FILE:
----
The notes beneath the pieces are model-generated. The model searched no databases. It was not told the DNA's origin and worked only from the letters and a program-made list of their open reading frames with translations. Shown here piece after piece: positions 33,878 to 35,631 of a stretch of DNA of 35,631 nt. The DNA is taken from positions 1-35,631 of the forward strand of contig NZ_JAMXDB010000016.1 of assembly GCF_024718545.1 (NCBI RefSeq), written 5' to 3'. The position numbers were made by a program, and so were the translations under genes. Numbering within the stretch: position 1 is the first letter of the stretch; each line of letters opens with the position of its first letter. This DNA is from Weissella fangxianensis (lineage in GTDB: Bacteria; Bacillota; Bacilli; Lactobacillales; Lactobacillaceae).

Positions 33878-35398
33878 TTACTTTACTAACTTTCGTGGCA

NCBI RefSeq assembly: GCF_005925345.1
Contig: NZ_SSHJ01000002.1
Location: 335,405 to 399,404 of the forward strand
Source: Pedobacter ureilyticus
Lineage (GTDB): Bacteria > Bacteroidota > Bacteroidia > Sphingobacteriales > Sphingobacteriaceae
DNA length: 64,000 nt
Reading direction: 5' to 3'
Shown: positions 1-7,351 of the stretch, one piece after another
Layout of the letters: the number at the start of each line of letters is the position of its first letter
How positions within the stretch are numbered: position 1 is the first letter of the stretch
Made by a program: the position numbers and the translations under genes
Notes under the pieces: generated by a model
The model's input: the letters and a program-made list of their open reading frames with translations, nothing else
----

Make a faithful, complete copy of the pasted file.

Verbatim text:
The notes beneath the pieces are model-generated. The model searched no databases. It was not told the DNA's origin and worked only from the letters and a program-made list of their open reading frames with translations. Shown here piece after piece: positions 33,878 to 35,631 of a stretch of DNA of 35,631 nt. The DNA is taken from positions 1-35,631 of the forward strand of contig NZ_JAMXDB010000016.1 of assembly GCF_024718545.1 (NCBI RefSeq), written 5' to 3'. The position numbers were made by a program, and so were the translations under genes. Numbering within the stretch: position 1 is the first letter of the stretch; each line of letters opens with the position of its first letter. This DNA is from Weissella fangxianensis (lineage in GTDB: Bacteria; Bacillota; Bacilli; Lactobacillales; Lactobacillaceae).

Positions 33878-35398
33878 TTACTTTACTAACTTTCGTGGCA

NCBI RefSeq assembly: GCF_005925345.1
Contig: NZ_SSHJ01000002.1
Location: 335,405 to 399,404 of the forward strand
Source: Pedobacter ureilyticus
Lineage (GTDB): Bacteria > Bacteroidota > Bacteroidia > Sphingobacteriales > Sphingobacteriaceae
DNA length: 64,000 nt
Reading direction: 5' to 3'
Shown: positions 1-7,351 of the stretch, one piece after another
Layout of the letters: the number at the start of each line of letters is the position of its first letter
How positions within the stretch are numbered: position 1 is the first letter of the stretch
Made by a program: the position numbers and the translations under genes
Notes under the pieces: generated by a model
The model's input: the letters and a program-made list of their open reading frames with translations, nothing else